If you’re using your short-term disability (STD) or long-term disability (LTD) benefits to take time off work to recover from an injury or surgery, you may assume that you will need to cancel any planned vacation and certainly not make any new plans while you’re receiving benefits. If your doctor has ordered you not to travel, you should certainly follow that order. If not, traveling may not cost you your benefits.
People often have to take months off work while recovering from an injury or surgery if their job involves physical exertion or other activity that could impede their healing – or may just not be safe or even possible. That doesn’t necessarily mean they have to stay in bed throughout their time off.
Check your policy
If you’re up to traveling and want or need to take a trip, but you’re afraid of losing your benefits or being accused of fraud, the first thing to do is check your policy. What does it say about travel? Some disability policies don’t address it. Others require that policyholders notify them. Some restrict travel outside the U.S. Just make sure you know the regulations. If you’re not sure, call the insurer and ask.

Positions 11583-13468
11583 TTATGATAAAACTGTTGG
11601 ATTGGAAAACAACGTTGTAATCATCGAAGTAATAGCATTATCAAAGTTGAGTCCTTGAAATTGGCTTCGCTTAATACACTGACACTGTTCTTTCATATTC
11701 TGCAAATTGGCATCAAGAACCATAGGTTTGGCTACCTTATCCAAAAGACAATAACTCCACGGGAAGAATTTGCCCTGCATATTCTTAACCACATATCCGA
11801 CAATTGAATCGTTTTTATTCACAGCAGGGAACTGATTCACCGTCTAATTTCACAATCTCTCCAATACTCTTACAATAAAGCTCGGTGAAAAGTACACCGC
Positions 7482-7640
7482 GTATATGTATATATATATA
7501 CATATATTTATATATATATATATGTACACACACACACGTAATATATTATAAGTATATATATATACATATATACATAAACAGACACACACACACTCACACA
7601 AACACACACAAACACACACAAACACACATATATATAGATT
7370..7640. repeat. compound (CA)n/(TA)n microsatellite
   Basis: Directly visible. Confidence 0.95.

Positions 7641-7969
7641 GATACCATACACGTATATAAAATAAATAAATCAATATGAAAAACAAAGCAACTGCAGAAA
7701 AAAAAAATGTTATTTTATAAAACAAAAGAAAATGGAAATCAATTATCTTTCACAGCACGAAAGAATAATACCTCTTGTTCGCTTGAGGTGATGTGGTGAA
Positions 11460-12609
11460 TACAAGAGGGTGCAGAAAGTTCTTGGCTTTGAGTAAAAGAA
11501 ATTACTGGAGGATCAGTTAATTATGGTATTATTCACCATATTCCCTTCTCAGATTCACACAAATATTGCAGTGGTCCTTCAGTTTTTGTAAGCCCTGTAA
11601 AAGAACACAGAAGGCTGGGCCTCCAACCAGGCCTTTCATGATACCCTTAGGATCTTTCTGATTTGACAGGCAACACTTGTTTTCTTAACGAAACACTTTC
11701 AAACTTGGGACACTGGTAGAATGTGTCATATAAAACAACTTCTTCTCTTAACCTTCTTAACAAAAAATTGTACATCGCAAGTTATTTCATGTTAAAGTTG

Talk to your health care providers
For your own health and safety, talk to your doctor, physical therapist and anyone else treating you. Find out what activities are off-limits. Get their approval and any instructions or restrictions in writing. This will help if your insurer asks for this information later or if you re-injure yourself or make things worse.
Be sure the trip doesn’t slow your recovery. Be sure you bring your medications and any medical aids you need like special pillows. It’s best not to be away so long that you miss any appointments. You also don’t want to neglect any insurance paperwork deadlines while you’re gone.
Be careful on social media
Even if you get the OK from your insurer and your doctor, it’s probably best not to broadcast your trip. Even if you’re just taking a brief trip to Aspen for a family wedding, you don’t want to give the impression that you were hitting the slopes while your colleagues were handling your work.
If you did everything right and you still find yourself in danger of losing (or having to return) your insurance benefits, it can help to get legal guidance.